Under the state’s 1966 murder statute, the minimum sentence for murder in the first degree was 20 years imprisonment, with death as the maximum penalty. Freshwater is to be turned over to Tennessee Board of Prisons and Parole to serve the balance of the sentence. The State Board of Prisons will determine the exact time Freshwater has remaining on her 25 year sentence.
Freshwater’s guilty plea today was entered in Shelby County Criminal Court Division 2 with Judge Otis Higgs presiding. The prosecution was handled by Shelby County Deputy District Attorney John Campbell.
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June 2, 2011 - The Special Investigations Section of the Tennessee Department of Revenue conducted an investigation that led to the May 20, 2011, guilty plea of Anthony Campbell, age 46. Campbell was the owner of Tony's Bar & Grill #2, located at 3101 S. Mendenhall Rd. in Memphis, Tennessee. Campbell was sentenced by Judge Otis Higgs on May 27, 2011.
Campbell pled guilty to one count of Sales Tax Fraud in violation of Tenn. Code Ann. Section 67-1-1440, a Class E felony, and one count of Theft of Property Over $10,000 in violation of Tennessee Code Annotated, Section 39-14-103, a Class C felony. Campbell was sentenced to two years for the tax charge and five years for the theft charge, to run concurrently. The sentence was suspended when Judge Higgs granted Campbell’s request for diversion. Campbell was placed on five years of probation and was ordered to pay full restitution to the Tennessee Department of Revenue in the amount of $15,860.19.
“Tennessee’s tax structure depends on taxpayers voluntarily complying with the laws,” said Revenue Commissioner Richard H. Roberts. “Taxpayers who collect but intentionally do not remit sales tax, breach the public’s trust and violate the criminal laws of the State. This case underscores our commitment to rigorous and fair administration of Tennessee’s tax laws.”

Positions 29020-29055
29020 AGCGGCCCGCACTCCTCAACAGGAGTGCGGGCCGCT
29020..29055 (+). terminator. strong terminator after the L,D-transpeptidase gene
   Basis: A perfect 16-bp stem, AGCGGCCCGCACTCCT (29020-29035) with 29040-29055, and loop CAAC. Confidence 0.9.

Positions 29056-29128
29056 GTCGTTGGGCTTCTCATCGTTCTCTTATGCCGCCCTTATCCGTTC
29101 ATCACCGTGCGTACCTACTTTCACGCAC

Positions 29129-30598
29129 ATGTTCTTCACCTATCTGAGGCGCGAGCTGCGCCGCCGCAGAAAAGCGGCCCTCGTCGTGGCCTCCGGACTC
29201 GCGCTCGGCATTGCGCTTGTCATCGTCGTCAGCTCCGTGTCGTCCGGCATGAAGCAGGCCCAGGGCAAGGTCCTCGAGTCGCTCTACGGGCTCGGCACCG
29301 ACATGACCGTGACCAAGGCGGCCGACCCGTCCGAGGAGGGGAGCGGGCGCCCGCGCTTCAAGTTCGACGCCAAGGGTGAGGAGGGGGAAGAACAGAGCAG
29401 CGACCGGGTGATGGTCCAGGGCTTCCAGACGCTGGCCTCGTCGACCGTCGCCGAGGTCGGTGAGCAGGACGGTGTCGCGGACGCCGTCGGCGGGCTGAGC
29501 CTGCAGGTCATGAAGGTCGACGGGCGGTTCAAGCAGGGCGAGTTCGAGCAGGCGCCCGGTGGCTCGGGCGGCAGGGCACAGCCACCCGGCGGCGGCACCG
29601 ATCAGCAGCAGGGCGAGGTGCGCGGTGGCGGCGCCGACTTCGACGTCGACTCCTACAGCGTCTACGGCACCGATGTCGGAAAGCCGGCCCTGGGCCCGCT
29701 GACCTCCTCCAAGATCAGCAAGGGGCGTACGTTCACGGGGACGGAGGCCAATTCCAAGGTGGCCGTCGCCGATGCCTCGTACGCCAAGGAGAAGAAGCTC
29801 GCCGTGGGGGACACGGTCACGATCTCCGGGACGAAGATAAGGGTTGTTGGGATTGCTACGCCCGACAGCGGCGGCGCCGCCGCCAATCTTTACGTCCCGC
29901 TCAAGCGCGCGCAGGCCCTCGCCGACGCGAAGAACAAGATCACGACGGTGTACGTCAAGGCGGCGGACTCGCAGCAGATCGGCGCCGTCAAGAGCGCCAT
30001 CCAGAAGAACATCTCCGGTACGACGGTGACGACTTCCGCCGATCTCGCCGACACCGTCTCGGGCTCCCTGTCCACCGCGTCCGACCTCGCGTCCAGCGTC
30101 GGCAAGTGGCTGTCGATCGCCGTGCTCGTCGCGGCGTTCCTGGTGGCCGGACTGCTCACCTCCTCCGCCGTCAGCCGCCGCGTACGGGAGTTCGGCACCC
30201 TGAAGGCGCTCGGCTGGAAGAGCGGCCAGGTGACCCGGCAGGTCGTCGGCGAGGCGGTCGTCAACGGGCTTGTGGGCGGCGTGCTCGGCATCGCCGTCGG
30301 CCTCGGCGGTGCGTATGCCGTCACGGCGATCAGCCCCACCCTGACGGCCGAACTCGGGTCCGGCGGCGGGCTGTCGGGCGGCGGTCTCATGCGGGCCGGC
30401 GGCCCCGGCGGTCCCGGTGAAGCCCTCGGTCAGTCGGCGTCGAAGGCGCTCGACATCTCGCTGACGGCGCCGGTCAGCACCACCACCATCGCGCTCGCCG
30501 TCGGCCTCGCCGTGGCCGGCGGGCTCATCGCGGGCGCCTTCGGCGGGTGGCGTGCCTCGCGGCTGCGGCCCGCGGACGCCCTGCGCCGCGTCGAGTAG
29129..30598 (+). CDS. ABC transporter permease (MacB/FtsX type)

Prosecution of this criminal case was pursued by the department in cooperation with Shelby County District Attorney General Amy Weirich. Commissioner Roberts expressed his appreciation for the excellent cooperation the department has enjoyed with D.A. Weirich. Citizens who suspect violations of Tennessee’s revenue laws should call the toll-free tax fraud hot line at (800) FRAUDTX (372-8389).
The Department of Revenue is responsible for the administration of state tax laws and motor vehicle title and registration laws established by the legislature and the collection of taxes and fees associated with those laws. The Department of Revenue collects approximately 91 percent of total state tax revenue. During the 2009-2010 fiscal year, the department collected $10.1 billion in state taxes and fees. In addition to collecting state taxes, the Department of Revenue collects taxes for local, county and municipal governments. During the 2009-2010 fiscal year, local government collections by the Department of Revenue exceeded $1.9 billion. In collecting taxes, the department enforces the revenue laws fairly and impartially in an effort to encourage voluntary taxpayer compliance. The department also apportions revenue collections for distribution to the various state funds and local units of government.